As Uganda joined the rest of the world to mark the International Day of the Girl Child last week, the recent decision by the State Minister for Primary Healthcare, Ms Joyce Moriku, to halt the release of newly developed National Guidelines and Standards for Sexual and Reproductive Health and Rights, was sharply criticised. On 28 September this year, perhaps not even knowing it was International Safe Abortion Day, she reportedly said that the Health Ministry did not own the guidelines and that they needed to consult other stakeholders first. However, health experts and the Coalition to Stop Maternal Mortality Due to Unsafe Abortion criticised this assertion on the grounds that all reproductive health officials in the Ministry were consulted before the guidelines were finalised but that the government had jumped ship yet again at the last moment.
The rejected guidelines included making contraceptives available to adolescents who are sexually active. According to the 2016 Uganda Demographic & Health Survey, 25% of adolescent girls aged 15 to 19 are either pregnant or already mothers, one of the highest rates in sub-Saharan Africa.
The health experts and civil society members of the Coalition explained that these guidelines would have helped teenagers to avoid risky sexual behaviours, unwanted pregnancies, HIV and other risks. A Coalition press statement said: “Sexual activity among Ugandan teenage girls is an issue that the Ministry of Health refused to address with evidence-based responses. Instead, they have engaged in costly, protracted policy-setting efforts only to denounce the outcomes that they themselves helped to generate.”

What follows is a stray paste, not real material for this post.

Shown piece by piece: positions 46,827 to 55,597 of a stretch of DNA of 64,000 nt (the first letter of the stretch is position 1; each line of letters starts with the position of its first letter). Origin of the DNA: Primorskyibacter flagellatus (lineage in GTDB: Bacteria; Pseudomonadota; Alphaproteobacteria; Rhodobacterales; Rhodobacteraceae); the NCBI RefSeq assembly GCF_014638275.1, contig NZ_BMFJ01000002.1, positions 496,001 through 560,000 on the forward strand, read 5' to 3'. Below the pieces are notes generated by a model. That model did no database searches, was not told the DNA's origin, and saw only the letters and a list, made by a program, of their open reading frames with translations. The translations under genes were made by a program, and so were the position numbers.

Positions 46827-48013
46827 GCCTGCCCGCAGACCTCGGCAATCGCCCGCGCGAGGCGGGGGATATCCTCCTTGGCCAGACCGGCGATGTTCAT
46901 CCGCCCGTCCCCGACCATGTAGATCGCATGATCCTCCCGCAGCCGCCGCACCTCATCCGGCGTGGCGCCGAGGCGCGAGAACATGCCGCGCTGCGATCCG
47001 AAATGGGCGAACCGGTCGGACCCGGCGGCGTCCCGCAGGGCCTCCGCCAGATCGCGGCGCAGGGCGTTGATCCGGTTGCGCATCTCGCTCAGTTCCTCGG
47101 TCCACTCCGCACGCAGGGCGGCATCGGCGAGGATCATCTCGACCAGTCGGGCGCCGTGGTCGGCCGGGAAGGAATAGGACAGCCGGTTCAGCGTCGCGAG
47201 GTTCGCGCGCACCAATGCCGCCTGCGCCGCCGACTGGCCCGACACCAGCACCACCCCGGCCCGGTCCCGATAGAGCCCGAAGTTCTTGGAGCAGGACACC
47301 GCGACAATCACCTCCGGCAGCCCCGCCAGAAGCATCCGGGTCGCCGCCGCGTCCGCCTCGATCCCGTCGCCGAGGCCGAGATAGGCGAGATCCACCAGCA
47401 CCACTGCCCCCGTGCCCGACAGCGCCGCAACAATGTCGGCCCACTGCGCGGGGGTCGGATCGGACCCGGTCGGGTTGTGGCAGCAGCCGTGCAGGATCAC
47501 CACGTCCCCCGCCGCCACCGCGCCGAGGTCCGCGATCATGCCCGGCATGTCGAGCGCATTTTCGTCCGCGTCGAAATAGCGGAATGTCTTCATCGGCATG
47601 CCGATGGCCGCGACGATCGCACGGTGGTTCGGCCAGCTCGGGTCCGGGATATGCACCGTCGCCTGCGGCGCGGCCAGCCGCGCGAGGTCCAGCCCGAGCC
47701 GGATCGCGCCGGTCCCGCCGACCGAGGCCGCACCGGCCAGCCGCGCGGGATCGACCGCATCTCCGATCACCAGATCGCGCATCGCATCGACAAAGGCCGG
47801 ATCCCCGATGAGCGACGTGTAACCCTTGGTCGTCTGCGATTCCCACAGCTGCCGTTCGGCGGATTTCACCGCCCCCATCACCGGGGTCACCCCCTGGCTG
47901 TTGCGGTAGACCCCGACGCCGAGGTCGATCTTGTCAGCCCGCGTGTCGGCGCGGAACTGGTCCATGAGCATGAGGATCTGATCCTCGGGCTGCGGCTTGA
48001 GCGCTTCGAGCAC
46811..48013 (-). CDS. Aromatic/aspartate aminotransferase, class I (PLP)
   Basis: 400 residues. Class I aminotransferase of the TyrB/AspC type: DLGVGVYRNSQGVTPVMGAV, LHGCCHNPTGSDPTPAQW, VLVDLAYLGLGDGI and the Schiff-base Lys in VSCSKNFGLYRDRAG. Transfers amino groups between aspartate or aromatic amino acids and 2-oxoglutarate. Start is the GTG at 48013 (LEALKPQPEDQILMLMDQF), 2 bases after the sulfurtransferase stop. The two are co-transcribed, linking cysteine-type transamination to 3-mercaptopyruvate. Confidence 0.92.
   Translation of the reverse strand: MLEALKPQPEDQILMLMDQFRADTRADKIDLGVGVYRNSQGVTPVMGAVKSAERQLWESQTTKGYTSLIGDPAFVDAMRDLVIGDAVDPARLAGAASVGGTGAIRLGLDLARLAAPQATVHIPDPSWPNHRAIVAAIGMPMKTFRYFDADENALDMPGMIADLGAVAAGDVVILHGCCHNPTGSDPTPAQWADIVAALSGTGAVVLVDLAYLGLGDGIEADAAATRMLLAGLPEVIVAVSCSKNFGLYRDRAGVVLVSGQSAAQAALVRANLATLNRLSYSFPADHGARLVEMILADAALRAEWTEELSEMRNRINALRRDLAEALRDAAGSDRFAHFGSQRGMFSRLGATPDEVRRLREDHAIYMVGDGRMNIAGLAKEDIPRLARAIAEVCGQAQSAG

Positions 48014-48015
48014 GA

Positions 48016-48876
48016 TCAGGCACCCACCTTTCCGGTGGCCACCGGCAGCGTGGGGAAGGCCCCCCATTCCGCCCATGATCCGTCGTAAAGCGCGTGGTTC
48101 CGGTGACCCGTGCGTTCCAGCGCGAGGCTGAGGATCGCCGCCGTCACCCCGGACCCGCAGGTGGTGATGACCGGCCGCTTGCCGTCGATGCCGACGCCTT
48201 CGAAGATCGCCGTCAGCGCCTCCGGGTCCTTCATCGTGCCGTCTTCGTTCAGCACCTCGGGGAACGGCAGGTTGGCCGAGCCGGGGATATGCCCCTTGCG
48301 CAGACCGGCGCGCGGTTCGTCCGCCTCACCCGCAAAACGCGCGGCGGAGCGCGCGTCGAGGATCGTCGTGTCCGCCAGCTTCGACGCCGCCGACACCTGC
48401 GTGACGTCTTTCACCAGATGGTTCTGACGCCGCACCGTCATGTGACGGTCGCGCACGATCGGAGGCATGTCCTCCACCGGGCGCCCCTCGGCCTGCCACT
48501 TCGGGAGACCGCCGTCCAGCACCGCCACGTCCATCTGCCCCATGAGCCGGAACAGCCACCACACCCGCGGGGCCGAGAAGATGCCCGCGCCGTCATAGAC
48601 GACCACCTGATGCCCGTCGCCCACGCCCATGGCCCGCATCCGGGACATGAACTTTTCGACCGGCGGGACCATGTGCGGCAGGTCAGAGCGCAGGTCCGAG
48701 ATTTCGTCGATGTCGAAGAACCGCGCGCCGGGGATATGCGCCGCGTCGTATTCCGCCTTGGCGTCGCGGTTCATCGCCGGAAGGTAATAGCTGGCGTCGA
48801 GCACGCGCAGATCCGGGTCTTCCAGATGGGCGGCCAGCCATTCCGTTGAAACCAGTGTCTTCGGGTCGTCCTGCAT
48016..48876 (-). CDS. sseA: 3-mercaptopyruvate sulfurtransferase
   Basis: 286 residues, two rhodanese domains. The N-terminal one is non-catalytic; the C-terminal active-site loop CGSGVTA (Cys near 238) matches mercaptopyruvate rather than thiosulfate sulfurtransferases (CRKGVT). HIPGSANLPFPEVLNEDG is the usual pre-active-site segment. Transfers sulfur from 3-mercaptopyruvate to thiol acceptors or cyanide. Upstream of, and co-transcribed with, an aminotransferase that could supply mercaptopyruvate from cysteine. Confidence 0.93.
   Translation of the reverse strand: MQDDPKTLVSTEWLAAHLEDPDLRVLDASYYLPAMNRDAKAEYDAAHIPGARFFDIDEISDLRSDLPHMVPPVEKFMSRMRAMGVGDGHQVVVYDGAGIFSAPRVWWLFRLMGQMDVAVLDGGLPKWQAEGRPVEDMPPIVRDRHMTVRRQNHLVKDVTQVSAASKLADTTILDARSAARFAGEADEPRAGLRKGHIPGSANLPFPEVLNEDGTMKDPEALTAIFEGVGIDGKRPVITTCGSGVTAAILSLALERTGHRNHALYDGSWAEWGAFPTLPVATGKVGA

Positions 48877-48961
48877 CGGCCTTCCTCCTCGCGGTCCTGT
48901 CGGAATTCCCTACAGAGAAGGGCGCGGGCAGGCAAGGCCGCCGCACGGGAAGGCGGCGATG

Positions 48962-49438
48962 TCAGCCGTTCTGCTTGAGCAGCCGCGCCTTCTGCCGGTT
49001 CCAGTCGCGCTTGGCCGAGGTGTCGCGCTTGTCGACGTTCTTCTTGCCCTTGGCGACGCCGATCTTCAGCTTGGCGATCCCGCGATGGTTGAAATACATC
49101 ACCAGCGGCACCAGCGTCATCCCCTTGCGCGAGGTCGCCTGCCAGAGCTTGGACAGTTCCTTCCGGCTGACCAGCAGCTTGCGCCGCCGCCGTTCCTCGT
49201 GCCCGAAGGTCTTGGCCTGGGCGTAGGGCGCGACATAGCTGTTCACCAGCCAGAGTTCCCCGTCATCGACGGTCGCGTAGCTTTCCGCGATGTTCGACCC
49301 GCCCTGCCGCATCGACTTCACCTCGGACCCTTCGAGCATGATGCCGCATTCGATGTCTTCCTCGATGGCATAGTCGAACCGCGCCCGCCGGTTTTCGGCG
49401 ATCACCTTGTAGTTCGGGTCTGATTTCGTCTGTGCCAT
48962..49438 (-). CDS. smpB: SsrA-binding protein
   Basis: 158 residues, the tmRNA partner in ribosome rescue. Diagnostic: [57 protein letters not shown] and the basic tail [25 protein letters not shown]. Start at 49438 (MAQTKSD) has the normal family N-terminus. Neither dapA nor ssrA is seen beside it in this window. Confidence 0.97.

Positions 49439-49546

The Executive Director of the Centre for Health, Human Rights and Development (CEHURD), Moses Mulumba, said: “The Ministry of Health should be ashamed. Instead of ensuring a robust policy environment based on human rights and community needs, there is a policy desert…. We have to address the reality Uganda girls are facing. These actions are making life for Ugandans more dangerous by tying the hands of our policy makers and health workers. We need access to services based on science and evidence and that includes sexual and reproductive health services such as pre-exposure prophylaxis for HIV prevention, contraception and more for young people who are sexually active.”
The Coalition said this was not the first time that government had refused to launch health policies and programmes. They pointed to a ban on comprehensive sexuality education announced in 2016 as well as the withdraw of standards and guidelines on prevention of maternal mortality due to unsafe abortion in 2015.
SOURCE: AllAfrica.com, by Anthony Wesaka, 12 October 2017 ; PHOTO